The interface presented previously is strongly fail-safe for single faults. This supposes that faults occur one at a time. If multiple faults occur simultaneously then the fail-safety can be lost. In order to increase the safety for multiple faults, more than two gates can be connected in series for realizing the basic chain and eventually the redundant chain. Thus the frequency Fe is cut at more than two points and the number of simultaneous faults required for erroneous propagation of the frequency is increased. Another alternative consists in using two or more interfaces in series.
However, if the system using two gates in series is combined with the power cut mechanism, it provides a high protection against multiple faults (even if multiple faults occur, the probability of delivering an erroneous non-safe signal is low). FIG. 11 shows an embodiment of an error indicator providing an improved protection. This circuit is similar to that of FIG. 9, except that it has two double-rail checkers (which are in fact those, 17-1, 17-2, of the embedded double-rail checker 17 of FIG. 3) and two corresponding error indicator locks 36, 36' and translators 37, 38. One can easily verify that if the interface of FIG. 3 is combined with the strongly fail-safe error indicator of FIG. 11, the minimum number of simultaneous faults than can make the system lose the fail-safe property, is four.
The strongly fail-safe interface proposed previously for duplicated processing systems can be adapted easily to the case of self-checking processing systems based on error detecting codes. Such a system 48 is composed of several self-checking blocks 50. Each of these blocks has its own concurrent checker 52 which delivers a double-rail coded error indication. These error indications are compacted to a single error indication by means of a double-rail checker 54. The outputs S1 to Sn of the self-checking system are encoded in an error detecting code with check bits C1 to Ck. The necessary duplicate signals S1* to Sn* are derived from signals S1 to Sn. The strongly fail-safe interface 56 described previously for duplicated systems can then be used in conjunction with its double-rail checker 17. An error detecting code checker 58 is used to check the code delivered by signals S1 to Sk and their check bits C1 to Ck. This checker 58 detects the errors on the outputs of the processing system. The error indication signals g1, g2 are provided by a double-rail checker 60 which gathers the outputs of checkers 54, 58 and 17, and are injected into the strongly-fail-safe error indicator of FIG. 9 or 11. A similar arrangement can be used if the self-checking processing system is based on software coding.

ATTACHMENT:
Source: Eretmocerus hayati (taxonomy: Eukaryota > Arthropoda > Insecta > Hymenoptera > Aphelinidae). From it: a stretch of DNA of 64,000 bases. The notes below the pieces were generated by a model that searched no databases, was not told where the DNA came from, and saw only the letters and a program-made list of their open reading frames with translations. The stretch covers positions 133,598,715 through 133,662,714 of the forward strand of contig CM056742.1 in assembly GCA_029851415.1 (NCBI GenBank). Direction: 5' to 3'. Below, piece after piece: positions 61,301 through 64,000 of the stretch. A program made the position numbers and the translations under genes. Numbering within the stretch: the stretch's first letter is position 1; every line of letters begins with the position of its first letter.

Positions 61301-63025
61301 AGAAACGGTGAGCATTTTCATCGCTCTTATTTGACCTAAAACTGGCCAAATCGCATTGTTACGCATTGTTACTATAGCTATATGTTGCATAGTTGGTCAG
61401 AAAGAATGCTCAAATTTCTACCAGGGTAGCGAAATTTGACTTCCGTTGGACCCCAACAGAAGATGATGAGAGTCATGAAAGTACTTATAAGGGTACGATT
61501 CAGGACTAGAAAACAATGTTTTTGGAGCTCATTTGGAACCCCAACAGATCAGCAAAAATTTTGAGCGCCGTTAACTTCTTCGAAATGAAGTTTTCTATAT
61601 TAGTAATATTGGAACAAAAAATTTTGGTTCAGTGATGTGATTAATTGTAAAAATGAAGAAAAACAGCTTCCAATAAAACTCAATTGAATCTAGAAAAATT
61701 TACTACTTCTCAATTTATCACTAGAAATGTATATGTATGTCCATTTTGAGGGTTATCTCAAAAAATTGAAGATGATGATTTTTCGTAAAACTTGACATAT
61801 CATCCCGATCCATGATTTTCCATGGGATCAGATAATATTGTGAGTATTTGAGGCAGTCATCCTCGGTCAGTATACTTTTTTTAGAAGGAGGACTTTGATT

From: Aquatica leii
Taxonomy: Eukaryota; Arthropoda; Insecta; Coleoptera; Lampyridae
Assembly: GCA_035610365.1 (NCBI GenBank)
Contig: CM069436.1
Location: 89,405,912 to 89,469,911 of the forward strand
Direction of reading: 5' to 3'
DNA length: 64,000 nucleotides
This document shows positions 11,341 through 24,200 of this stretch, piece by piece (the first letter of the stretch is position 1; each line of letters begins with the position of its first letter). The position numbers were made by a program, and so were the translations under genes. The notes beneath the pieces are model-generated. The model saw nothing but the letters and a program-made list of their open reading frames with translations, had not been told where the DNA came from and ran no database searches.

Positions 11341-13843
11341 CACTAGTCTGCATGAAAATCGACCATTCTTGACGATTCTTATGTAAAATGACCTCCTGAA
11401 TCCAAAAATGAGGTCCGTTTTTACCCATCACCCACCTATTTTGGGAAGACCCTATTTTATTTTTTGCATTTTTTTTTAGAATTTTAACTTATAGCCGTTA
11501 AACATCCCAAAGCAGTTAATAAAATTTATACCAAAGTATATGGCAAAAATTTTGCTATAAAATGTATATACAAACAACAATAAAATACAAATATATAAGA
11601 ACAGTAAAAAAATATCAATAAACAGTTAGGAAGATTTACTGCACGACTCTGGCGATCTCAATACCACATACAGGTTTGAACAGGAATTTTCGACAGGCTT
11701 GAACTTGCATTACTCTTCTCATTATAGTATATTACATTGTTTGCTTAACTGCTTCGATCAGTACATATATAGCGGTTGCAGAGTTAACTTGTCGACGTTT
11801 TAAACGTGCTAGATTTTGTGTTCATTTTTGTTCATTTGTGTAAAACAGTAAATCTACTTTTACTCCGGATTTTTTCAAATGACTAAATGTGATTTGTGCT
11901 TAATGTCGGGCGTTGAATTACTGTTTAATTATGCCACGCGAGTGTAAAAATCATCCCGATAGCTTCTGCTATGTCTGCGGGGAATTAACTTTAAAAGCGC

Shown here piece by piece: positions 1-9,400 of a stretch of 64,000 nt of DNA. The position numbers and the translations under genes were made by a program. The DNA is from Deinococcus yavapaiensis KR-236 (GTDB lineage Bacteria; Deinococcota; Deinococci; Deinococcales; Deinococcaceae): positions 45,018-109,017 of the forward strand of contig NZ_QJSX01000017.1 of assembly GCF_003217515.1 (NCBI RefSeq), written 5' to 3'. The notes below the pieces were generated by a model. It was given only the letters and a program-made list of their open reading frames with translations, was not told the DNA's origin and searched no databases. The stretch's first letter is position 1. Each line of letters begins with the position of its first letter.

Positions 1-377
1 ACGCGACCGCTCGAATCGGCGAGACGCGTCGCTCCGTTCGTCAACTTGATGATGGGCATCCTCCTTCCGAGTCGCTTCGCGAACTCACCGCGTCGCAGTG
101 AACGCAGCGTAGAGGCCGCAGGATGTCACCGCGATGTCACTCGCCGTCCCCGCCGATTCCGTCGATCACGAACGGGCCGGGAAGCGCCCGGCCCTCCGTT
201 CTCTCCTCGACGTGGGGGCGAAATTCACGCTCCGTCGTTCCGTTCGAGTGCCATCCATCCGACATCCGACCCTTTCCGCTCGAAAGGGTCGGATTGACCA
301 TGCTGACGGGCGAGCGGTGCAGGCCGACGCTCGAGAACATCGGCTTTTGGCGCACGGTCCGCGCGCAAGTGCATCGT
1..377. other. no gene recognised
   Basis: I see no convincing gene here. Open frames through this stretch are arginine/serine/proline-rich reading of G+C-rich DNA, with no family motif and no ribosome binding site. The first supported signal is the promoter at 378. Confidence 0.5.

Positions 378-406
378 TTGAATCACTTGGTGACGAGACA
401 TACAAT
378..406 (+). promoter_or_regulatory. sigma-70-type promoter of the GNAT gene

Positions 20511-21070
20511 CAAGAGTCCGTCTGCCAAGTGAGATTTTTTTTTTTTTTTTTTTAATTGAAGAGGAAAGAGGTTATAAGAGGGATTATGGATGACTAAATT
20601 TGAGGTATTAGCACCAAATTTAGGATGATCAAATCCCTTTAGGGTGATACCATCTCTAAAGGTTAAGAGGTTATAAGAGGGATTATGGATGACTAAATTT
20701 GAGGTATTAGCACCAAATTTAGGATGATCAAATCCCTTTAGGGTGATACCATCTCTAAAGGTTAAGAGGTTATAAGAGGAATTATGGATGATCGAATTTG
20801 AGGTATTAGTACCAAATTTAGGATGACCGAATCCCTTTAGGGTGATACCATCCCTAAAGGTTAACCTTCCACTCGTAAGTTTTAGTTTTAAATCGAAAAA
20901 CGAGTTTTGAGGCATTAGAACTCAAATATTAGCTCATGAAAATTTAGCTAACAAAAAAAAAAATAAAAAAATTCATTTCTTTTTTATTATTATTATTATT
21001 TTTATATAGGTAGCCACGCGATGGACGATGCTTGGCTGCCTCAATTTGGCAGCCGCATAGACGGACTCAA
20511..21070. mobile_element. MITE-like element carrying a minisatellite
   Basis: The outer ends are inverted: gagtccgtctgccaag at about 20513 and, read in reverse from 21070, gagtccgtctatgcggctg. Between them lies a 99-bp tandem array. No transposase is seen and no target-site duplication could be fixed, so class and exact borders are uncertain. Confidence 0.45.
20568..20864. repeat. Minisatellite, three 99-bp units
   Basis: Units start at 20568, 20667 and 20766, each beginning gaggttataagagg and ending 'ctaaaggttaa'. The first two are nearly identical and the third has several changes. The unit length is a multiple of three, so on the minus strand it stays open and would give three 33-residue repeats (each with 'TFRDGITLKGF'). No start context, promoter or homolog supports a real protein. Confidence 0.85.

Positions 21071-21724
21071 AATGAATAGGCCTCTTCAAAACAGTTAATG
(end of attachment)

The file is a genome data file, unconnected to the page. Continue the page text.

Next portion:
Triple redundancy is often used in order to realize fault tolerant systems. In that case a voter determines the majority state of the delivered signals. This implementation results in a system which tolerates faults affecting one of three processing systems.
The aforementioned aspect of the invention, which allows to realize a strongly fail-safe circuit using non-fail-safe combining circuit, allows to simply realize a strongly fail-safe voter, which can moreover be implemented in VLSI technology.
FIG. 13 shows an embodiment of a voter realized according to this aspect of the invention. The inputs of the voter are the respective control signals S1 to S3 of three redundant processing systems. Each processing system can deliver more than one control signal S, but, for simplicity, the voter is only described for one signal, the other signals being treated identically. It is assumed that the value 0 of each input of the voter corresponds to the safe state.
If two or three of the control signals S1, S2, S3 are equal to 1, the output O1 of the voter is connected to the source of frequency Fe (non-safe state). In any other case the output O1 is disconnected from frequency Fe. The voter comprises three branches comprising each a basic chain and a duplicate chain, as in FIG. 3, receiving the same signals. A first branch B12 receives signals S1 and S2, a second branch B13 receives signals S1 and S3, and the third branch B23 receives signals S2 and S3. Each branch transfers frequency Fe only if both the corresponding signals S are at 1. Branches B12, B13, and B23 have respective outputs O12, O13, and O23. The three branches are checked by a double-rail checker. Similarly to the branches of the of FIG. 3, the output g1, g2 of the double-rail checker 62 feeds the inputs of the error indicator of FIG. 9 or 11.